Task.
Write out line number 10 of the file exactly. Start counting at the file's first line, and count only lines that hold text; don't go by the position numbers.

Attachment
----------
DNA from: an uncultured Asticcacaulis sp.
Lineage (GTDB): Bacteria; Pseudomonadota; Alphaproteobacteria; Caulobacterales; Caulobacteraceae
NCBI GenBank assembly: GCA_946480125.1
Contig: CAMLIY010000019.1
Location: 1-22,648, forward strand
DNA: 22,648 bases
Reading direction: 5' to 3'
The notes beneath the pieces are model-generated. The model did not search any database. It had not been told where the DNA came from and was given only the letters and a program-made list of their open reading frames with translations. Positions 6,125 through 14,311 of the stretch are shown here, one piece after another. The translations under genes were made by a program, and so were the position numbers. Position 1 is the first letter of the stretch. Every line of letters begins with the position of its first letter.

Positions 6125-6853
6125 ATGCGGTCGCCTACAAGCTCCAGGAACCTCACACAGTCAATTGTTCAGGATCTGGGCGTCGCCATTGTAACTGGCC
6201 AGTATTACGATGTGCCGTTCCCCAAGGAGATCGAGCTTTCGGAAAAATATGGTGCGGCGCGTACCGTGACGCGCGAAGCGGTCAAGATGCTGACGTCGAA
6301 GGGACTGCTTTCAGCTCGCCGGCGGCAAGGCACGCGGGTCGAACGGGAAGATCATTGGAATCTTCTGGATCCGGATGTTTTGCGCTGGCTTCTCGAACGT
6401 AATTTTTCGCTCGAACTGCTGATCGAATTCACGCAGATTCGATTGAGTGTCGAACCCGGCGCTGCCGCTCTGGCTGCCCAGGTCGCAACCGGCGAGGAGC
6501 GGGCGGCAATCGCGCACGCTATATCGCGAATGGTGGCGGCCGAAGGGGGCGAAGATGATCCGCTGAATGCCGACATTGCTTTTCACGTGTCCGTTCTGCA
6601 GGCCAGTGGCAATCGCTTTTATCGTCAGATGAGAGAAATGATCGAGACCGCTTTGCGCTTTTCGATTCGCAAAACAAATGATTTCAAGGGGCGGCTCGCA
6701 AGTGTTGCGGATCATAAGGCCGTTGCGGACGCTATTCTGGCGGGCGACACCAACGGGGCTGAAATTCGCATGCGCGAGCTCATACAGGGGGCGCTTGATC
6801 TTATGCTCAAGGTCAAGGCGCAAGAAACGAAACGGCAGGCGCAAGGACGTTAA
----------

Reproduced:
6125 ATGCGGTCGCCTACAAGCTCCAGGAACCTCACACAGTCAATTGTTCAGGATCTGGGCGTCGCCATTGTAACTGGCC